The pandemic is causing an economic crisis like no other. The U.S housing market is on the edge of a huge crisis, as many Americans aren’t able to pay their rent or mortgage.
About one-third of U.S. households have not made their full housing payments for July, and 13% paid only a portion of their rent or mortgage.
With the extra $600 per week in unemployment insurance set to expire at the end of the month, we can expect the number of defaults to increase.
JP Morgan, Wells Fargo, and Citigroup have been bracing for an avalanche of default loans because of the pandemic. They collectively set aside $28 billion in the second quarter to cover losses on bad loans.
The extra money set aside indicates that banks expect a slower economic recovery from the pandemic recession, marked by defaults. Spike in virus cases led many states to close sectors or suspend reopening plans.
The economic fallout from the pandemic does not appear on track for the quick V-shaped recovery that many had originally hoped for.
JPMorgan now predicts that the unemployment rate will remain above 10% for the rest of the year and that GDP will take longer to recover. Stimulus measures have helped keep the economy afloat, but as those programs come to an end, the economy will be in big trouble.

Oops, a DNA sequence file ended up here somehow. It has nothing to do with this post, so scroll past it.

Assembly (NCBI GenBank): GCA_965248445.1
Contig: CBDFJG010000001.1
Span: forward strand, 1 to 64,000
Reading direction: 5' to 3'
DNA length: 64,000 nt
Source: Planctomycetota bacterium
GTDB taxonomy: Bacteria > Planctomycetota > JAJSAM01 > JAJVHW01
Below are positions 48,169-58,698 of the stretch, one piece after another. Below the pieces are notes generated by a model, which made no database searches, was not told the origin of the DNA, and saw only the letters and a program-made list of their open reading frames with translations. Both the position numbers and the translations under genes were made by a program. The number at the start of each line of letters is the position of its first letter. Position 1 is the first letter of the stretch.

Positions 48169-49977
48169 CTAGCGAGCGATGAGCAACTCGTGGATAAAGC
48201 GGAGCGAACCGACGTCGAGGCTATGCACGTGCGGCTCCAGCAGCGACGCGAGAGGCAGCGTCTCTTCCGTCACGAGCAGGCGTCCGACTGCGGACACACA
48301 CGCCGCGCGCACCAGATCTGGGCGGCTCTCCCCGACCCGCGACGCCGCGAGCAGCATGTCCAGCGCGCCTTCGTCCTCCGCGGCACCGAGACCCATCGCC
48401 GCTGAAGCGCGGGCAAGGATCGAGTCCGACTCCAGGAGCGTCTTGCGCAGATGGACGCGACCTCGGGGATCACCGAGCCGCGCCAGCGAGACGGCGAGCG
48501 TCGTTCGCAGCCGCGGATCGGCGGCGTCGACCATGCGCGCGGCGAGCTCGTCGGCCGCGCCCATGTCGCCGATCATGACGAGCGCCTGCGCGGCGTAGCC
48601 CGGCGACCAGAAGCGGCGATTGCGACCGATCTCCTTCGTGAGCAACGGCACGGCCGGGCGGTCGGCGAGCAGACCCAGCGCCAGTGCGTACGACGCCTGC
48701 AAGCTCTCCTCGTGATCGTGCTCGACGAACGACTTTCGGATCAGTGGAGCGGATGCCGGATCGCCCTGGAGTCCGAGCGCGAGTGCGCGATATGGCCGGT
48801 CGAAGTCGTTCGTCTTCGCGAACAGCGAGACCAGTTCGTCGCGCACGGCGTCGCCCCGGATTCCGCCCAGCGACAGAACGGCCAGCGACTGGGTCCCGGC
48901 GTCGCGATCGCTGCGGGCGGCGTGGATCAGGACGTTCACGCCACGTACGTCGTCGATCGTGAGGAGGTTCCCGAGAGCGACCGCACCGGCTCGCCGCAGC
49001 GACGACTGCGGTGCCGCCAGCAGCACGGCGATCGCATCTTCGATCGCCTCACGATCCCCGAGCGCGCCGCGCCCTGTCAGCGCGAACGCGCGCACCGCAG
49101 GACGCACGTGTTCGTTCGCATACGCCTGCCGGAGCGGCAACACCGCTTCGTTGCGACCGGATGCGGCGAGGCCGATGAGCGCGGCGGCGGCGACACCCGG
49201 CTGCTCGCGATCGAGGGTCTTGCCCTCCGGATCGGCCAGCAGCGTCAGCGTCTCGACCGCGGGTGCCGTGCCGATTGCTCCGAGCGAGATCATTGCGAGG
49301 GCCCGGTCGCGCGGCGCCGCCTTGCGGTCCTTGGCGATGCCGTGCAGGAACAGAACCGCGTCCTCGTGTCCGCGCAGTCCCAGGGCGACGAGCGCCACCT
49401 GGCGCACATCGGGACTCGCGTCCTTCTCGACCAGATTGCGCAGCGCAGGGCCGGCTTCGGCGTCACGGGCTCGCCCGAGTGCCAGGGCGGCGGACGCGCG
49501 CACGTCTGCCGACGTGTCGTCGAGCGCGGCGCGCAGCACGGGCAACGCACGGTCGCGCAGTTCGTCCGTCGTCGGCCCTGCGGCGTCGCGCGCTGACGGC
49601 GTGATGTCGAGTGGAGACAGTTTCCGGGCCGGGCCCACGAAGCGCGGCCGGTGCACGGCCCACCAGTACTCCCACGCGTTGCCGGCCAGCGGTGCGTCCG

A vaccine appears like the only way to get out of this pandemic-induced recession.
The pandemic has a grip on the economy, and it doesn’t seem likely to loosen until vaccines are widely available.
Economics professor Richard Wolff warns the pandemic could lead to a housing crash worse than the Great Depression of the 1930s because it hit so quickly and cut so deeply into our economy.
He noted that even before the pandemic, half of Americans weren’t able to handle an unexpected $1,000 expense. Government-mandated shutdowns made matters worse.
When mortgage or rents are not paid, landlords can’t pay off their debt to the bank. According to Wolff, we’re looking at months if not years of crushing litigations–another expense people will not be able to carry. It’s a tsunami in economic terms.
Big banks have money to cover their losses, but the average American doesn’t.
Wolff expects a surge in homelessness as eviction moratoria expire in August. Emily Benfer, a leading expert on evictions, said that the pandemic could make 28 million homeless in the U.S. between now and September.
We’re going to have this spectacle — on top of everything else happening to us — of that American situation in which we have homeless people sitting on the curb, across the street from unoccupied apartments and homes.
Renters who are at risk of being evicted need financial assistance so they can stay housed, but canceling rent is not the solution.
Disclaimer: The opinions expressed in this article do not necessarily reflect the views of CCN.com.
Last modified: July 18, 2020 8:27 PM UTC